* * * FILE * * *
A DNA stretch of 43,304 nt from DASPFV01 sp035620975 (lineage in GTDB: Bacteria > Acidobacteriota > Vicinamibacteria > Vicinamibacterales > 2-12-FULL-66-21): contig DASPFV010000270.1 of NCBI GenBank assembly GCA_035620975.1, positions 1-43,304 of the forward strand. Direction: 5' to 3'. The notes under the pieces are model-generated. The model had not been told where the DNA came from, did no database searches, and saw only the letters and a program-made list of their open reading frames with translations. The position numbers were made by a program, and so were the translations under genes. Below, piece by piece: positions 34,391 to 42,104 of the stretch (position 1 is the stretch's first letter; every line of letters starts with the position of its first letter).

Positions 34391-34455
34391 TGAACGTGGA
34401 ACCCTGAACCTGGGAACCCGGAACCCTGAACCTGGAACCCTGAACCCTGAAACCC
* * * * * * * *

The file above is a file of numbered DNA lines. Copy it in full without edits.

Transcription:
A DNA stretch of 43,304 nt from DASPFV01 sp035620975 (lineage in GTDB: Bacteria > Acidobacteriota > Vicinamibacteria > Vicinamibacterales > 2-12-FULL-66-21): contig DASPFV010000270.1 of NCBI GenBank assembly GCA_035620975.1, positions 1-43,304 of the forward strand. Direction: 5' to 3'. The notes under the pieces are model-generated. The model had not been told where the DNA came from, did no database searches, and saw only the letters and a program-made list of their open reading frames with translations. The position numbers were made by a program, and so were the translations under genes. Below, piece by piece: positions 34,391 to 42,104 of the stretch (position 1 is the stretch's first letter; every line of letters starts with the position of its first letter).

Positions 34391-34455
34391 TGAACGTGGA
34401 ACCCTGAACCTGGGAACCCGGAACCCTGAACCTGGAACCCTGAACCCTGAAACCC